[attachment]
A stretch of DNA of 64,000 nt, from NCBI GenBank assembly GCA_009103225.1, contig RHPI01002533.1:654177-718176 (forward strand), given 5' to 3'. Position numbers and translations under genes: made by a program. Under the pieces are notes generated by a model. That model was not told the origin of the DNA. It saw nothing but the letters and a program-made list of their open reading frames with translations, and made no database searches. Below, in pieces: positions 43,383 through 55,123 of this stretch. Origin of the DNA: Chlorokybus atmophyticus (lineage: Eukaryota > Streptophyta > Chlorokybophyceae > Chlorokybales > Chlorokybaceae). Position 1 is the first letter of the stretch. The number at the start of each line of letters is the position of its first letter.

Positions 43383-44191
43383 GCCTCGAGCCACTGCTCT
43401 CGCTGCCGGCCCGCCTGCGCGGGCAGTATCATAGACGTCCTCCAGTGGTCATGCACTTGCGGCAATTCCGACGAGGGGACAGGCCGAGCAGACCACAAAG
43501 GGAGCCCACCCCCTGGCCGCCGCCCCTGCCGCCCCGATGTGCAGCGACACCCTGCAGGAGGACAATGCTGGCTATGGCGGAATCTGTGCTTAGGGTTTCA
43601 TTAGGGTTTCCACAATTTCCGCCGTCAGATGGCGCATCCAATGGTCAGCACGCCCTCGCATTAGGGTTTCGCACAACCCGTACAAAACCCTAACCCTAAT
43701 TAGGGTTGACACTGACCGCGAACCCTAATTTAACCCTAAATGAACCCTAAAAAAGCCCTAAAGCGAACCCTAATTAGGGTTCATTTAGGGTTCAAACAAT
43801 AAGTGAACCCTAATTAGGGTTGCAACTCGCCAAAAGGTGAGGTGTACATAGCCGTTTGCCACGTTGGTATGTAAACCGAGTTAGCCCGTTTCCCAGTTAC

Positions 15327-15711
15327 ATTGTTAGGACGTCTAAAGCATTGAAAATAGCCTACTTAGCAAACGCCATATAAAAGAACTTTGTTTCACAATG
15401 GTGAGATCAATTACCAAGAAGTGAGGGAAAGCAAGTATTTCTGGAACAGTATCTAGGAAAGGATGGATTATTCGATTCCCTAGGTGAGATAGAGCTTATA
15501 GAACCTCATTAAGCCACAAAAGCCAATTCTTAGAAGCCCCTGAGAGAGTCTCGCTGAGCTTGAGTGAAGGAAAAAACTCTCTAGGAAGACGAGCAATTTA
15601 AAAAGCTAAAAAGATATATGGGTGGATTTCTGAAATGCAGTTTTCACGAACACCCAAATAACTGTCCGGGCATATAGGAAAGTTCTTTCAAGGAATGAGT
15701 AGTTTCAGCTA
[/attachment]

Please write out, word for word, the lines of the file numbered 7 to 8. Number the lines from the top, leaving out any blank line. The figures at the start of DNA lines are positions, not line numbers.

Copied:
43701 TAGGGTTGACACTGACCGCGAACCCTAATTTAACCCTAAATGAACCCTAAAAAAGCCCTAAAGCGAACCCTAATTAGGGTTCATTTAGGGTTCAAACAAT
43801 AAGTGAACCCTAATTAGGGTTGCAACTCGCCAAAAGGTGAGGTGTACATAGCCGTTTGCCACGTTGGTATGTAAACCGAGTTAGCCCGTTTCCCAGTTAC